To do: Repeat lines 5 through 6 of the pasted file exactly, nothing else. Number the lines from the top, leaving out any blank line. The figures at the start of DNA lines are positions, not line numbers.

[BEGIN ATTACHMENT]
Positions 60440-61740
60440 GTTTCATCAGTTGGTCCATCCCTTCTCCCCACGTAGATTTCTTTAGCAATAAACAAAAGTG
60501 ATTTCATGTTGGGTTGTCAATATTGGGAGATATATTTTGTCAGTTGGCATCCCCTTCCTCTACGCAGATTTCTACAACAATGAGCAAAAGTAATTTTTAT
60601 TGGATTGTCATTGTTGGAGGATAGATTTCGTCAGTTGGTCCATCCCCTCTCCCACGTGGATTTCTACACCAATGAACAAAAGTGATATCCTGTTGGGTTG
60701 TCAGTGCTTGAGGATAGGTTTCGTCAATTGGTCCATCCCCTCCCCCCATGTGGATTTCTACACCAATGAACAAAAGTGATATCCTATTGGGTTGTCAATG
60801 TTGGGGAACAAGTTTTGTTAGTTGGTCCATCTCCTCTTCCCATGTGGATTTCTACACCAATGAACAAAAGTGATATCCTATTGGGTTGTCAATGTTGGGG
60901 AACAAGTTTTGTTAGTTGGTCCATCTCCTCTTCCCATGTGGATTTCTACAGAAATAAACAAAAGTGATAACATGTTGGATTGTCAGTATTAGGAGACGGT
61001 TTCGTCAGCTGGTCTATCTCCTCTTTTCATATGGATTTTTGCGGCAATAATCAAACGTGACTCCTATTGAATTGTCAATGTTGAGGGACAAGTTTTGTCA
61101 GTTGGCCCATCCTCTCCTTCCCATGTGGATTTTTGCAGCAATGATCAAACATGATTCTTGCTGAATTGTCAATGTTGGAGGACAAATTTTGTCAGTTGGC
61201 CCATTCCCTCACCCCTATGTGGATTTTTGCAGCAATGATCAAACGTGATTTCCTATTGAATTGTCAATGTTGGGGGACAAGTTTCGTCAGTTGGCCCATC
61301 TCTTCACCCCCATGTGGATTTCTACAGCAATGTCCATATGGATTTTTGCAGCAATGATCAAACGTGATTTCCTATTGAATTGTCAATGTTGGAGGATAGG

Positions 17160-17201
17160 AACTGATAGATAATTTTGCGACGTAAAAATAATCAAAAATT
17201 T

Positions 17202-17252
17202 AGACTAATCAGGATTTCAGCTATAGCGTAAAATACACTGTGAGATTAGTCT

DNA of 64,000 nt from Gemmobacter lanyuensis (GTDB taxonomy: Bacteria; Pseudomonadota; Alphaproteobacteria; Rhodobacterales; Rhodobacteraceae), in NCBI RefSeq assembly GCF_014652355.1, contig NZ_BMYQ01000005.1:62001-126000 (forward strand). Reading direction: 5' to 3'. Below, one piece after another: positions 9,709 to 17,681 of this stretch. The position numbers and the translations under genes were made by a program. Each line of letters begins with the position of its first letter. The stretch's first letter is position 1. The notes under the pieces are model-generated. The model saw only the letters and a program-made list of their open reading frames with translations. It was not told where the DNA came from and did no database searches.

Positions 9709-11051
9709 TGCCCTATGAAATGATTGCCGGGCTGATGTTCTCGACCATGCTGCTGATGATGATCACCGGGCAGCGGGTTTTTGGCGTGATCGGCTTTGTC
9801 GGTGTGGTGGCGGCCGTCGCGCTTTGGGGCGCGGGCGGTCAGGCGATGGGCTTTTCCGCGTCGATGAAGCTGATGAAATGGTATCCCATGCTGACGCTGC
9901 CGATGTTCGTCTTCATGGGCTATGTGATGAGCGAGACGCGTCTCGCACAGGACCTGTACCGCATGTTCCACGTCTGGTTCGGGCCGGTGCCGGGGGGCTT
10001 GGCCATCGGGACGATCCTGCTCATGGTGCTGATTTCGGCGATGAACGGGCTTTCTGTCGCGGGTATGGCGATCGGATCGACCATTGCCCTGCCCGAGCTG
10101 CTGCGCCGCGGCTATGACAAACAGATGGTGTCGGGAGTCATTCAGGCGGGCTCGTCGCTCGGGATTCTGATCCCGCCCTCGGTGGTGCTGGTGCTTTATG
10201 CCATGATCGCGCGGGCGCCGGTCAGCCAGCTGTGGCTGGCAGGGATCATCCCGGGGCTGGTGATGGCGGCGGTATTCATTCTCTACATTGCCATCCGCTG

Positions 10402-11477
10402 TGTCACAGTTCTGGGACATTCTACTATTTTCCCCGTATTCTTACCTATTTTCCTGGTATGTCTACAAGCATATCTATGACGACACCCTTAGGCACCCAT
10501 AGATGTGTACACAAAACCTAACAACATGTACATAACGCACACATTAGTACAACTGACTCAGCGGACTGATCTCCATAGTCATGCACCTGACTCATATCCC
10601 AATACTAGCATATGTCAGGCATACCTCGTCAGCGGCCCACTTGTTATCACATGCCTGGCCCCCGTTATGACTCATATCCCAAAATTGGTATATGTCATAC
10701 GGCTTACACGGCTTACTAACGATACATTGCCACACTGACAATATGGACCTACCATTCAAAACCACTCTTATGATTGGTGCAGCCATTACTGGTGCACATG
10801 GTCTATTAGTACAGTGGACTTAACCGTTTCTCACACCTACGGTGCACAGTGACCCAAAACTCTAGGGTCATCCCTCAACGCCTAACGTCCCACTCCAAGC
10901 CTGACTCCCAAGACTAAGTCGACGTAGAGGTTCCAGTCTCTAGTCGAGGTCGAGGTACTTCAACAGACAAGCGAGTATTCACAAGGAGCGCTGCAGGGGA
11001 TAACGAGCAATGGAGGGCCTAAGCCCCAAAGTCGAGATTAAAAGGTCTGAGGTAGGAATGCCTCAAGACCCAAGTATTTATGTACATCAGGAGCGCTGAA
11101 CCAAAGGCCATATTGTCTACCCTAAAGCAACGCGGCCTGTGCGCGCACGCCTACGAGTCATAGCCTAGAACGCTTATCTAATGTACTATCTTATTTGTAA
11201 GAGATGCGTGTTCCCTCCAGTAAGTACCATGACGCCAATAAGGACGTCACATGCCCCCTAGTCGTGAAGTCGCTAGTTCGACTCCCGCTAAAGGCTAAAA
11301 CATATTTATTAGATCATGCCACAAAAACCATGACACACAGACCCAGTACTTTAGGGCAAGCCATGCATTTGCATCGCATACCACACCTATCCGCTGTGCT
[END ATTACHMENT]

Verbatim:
60701 TCAGTGCTTGAGGATAGGTTTCGTCAATTGGTCCATCCCCTCCCCCCATGTGGATTTCTACACCAATGAACAAAAGTGATATCCTATTGGGTTGTCAATG
60801 TTGGGGAACAAGTTTTGTTAGTTGGTCCATCTCCTCTTCCCATGTGGATTTCTACACCAATGAACAAAAGTGATATCCTATTGGGTTGTCAATGTTGGGG